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Why Can Cause Marketing Improve Employee Morale?

Tuesday evening, Paul Nelson, a local radio reporter called to ask about how to keep up employee morale during the downturn.

(Here's his finished story.)

He'd seen on Slideshare a presentation on the topic I'd given in September to the Utah state convention of the Society for Human Resource Management.

Between the presentation and my comments, I'll bet I gave him a half-dozen studies demonstrating that cause marketing can help companies improve employee morale, loyalty, profitability. skills, teamwork, etc.

And then he asked me the most natural, obvious question imaginable. Why?

Why would working with a charity help a company improve morale?

I almost choked. No one has ever asked my why that would be.

I'm a pundit so of course I had an answer for him... it's the quote he used in the story... but it wasn't based on any study I could name or even think of.

So here's my question to you my faithful readers.

Why can cause marketing help with employee morale?

Feel free to state your opinion. But if you can cite a source or a study, all the better.

Comments

Jon K, said…
When we go to work we are sacrificing a large part of our day such that we can afford to do the things we derive pleasure from during our time off.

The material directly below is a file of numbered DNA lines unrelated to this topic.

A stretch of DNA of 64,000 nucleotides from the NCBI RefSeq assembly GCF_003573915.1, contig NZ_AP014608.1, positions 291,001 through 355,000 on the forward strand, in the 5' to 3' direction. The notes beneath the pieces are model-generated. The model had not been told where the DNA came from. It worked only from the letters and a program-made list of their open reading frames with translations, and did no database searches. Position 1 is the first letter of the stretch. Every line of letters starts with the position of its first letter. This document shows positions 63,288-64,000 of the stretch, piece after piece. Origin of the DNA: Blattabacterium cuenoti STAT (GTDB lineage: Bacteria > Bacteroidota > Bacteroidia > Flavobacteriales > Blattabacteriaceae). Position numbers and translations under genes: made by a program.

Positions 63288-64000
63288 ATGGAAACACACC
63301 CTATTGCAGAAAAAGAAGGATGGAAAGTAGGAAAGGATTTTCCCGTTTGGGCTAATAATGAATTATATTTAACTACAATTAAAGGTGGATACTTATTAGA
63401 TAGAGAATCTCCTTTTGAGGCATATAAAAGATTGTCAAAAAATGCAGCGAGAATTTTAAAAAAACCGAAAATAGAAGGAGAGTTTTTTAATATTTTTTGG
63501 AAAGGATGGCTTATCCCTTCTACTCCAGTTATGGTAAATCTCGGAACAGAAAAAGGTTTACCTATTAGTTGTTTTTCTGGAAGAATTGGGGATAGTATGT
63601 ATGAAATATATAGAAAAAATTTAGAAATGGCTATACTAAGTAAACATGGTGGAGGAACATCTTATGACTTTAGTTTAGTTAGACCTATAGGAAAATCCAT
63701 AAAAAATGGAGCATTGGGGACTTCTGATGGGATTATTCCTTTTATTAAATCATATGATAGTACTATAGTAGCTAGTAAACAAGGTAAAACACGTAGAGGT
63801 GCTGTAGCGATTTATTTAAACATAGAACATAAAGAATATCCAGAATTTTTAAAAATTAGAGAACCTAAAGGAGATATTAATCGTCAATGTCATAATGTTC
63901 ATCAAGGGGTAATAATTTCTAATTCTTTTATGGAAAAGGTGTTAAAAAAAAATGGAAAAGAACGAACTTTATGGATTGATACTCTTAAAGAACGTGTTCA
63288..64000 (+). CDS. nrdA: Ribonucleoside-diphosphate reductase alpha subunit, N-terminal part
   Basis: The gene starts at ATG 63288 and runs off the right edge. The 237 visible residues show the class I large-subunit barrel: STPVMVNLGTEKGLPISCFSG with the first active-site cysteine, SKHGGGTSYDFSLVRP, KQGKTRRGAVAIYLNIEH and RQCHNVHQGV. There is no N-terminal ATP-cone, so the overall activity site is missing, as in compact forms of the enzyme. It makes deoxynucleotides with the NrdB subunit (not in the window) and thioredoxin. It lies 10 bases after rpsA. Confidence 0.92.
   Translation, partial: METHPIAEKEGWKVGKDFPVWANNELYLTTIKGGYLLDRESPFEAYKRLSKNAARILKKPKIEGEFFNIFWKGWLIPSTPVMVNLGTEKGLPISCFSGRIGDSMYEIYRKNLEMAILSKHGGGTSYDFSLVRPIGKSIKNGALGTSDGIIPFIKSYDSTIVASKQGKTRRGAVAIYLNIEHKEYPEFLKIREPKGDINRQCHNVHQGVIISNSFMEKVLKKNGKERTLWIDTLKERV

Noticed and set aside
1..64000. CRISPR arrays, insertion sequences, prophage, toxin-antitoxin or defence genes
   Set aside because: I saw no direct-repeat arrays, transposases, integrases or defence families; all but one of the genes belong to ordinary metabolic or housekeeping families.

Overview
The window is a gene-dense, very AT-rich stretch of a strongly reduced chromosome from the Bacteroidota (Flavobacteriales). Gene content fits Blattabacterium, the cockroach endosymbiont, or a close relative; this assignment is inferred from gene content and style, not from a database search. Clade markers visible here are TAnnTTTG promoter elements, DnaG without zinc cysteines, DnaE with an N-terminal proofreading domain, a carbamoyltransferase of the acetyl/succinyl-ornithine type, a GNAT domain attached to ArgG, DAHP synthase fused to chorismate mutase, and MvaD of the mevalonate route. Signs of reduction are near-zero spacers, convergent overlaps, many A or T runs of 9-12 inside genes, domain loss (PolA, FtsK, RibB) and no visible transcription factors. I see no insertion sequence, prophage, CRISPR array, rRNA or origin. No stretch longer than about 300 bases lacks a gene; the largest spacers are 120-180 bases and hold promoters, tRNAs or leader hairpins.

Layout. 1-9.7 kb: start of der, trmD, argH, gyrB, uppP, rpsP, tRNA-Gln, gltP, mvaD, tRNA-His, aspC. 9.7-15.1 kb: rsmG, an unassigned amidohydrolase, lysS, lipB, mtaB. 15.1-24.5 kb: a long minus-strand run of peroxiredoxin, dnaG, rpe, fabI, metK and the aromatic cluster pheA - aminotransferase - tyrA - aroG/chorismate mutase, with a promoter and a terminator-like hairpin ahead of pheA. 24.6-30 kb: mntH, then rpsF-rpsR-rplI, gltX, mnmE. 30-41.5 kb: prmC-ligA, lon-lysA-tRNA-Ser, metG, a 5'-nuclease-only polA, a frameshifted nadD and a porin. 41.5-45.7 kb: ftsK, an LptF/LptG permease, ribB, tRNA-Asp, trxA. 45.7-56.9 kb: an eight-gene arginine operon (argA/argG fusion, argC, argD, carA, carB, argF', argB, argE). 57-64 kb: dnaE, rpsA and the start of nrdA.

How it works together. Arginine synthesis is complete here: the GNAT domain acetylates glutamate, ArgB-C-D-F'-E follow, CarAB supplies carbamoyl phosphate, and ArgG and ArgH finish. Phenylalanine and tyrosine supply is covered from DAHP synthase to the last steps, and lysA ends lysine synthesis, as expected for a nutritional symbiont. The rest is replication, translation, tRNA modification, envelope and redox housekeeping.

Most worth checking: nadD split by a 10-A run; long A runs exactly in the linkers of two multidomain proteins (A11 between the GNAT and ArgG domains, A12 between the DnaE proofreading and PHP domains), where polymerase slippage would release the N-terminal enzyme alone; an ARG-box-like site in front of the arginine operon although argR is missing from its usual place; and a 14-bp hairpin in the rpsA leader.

Increasingly we work more and more, and receive less and less. Yes it's important to enjoy your job, yes there are many ways to compensate employees for their time (think of how cold, and lifeless the term "compensation", and "remuneration" are, and think of how thinly veiled the term "benefits" is for what it boils down to: bribing!

When your place of work engages in some "good", however broadly defined, and employees feel that their efforts aren't simply contributing to a corporate ethos of bottom-line-at-all-costs, than it allows them an outlet to project the innate human desire for community and contribution back to that community. It helps employees see their presence at work not just as cogs, but as change-agents who are at least in some way contributing to the rising trend of participatory politics where we no longer assume that all good work must be done in government and charitable silos.

The elevator summary:
It brings us together at work because it reminds us that we're all part of a larger society, with more complex and intertwined interests than pumping out 15% more widgets for Acme corp next quarter.

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